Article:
Intravital microsopy

Institute of Biomedical Optics 

Group Members

Gereon Hüttmann (Group leader)
Hinnerk Schulz-Hildebrandt (PhD student)
Martin Ahrens (Postoc)
Josua Rehra (PhD student)
Stella Holtorf (Student assistant)
Brit Haselhoff (Student assistant)
Sabrina Lohmann Student assistant)


Research Interests

We develop and apply modern optical technologies to microscopic imaging of 3-dimensional cell cultures, tissue models and small animals. Volumetric optical coherence microscopy (OCM) and holoscopy are used for high speed, high resolution intravital imaging of tissue morphology. Multiphoton microscopy adds functional contrast and allows for specific staining.

Current technological developments aim to increase resolution and imaging speed by aberration correction and multimodal imaging.

Main limitation of optical imaging is the strong light scattering which makes only the upper few millimeters of tissue accessible. Endoscopic probes are currently under development to extend optical microscopy to inner surfaces. Providing cellular resolution and reasonable imaging speed with compact probes sizes are the main challenges.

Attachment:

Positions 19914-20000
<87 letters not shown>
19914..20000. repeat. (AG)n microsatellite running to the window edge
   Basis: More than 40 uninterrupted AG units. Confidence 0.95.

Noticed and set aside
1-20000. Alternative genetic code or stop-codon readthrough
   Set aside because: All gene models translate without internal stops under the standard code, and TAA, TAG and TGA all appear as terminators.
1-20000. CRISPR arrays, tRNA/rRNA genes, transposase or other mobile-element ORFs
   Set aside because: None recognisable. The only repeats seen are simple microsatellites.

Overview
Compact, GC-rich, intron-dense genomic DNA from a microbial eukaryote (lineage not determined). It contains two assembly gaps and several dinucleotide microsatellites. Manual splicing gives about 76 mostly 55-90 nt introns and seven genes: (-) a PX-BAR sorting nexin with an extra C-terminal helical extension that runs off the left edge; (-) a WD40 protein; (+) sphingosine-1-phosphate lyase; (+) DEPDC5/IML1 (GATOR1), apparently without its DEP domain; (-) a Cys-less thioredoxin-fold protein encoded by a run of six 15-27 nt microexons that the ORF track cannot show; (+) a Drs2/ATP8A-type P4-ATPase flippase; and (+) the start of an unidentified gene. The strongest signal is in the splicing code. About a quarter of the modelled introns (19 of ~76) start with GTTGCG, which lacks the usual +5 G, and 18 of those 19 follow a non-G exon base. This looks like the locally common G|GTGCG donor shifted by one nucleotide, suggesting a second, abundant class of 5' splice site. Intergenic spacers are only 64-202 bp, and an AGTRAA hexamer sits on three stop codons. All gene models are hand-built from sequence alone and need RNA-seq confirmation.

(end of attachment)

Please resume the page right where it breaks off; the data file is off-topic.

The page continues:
The new imaging technologies are developed together with the different institutes and clinics for investigating function and immune responses in the eye, the airways, the skin, the small intestine and the brain.  


Collaborations

  • Philipp Steven, Eye Clinics, University Bonn
  • Audrey Bowden, Stanford University, USA
  • Dieter Manstein, Harvard Medical School Boston, USA


Latest Publications

  1. Spahr H., Hillmann D., Hain C., Pfäffle C., Sudkamp H., Franke G., and Hüttmann G. (2015). Imaging pulse wave propagation in human retinal vessels using full-field swept-source optical coherence tomography. Opt Lett 40, 4771-4774.
  2. Klinger A., Krapf L., Orzekowsky-Schroeder R., Koop N., Vogel A., and Hüttmann G. (2015). Intravital autofluorescence 2-photon microscopy of murine intestinal mucosa with ultra-broadband femtosecond laser pulse excitation: image quality, photodamage, and inflammation. J Biomed Opt 20, 116001.
  3. Ansari R., Buj C., Pieper M., Konig P., Schweikard A., and Hüttmann G. (2015). Micro-anatomical and functional assessment of ciliated epithelium in mouse trachea using optical coherence phase microscopy. Optics Express 23, 23217-23224.
  4. Hillmann D., Franke G., Lührs C., Koch P., and Hüttmann G. (2012). Efficient Holoscopy image reconstruction. Optics Express 20, 21247-21263.
  5. Orzekowsky-Schroeder R., Klinger A., Martensen B., Blessenohl M., Gebert A., Vogel A., and Hüttmann G. (2011). In vivo spectral imaging of different cell types in the small intestine by two-photon excited autofluorescence. J Biomed Opt 16, 116025.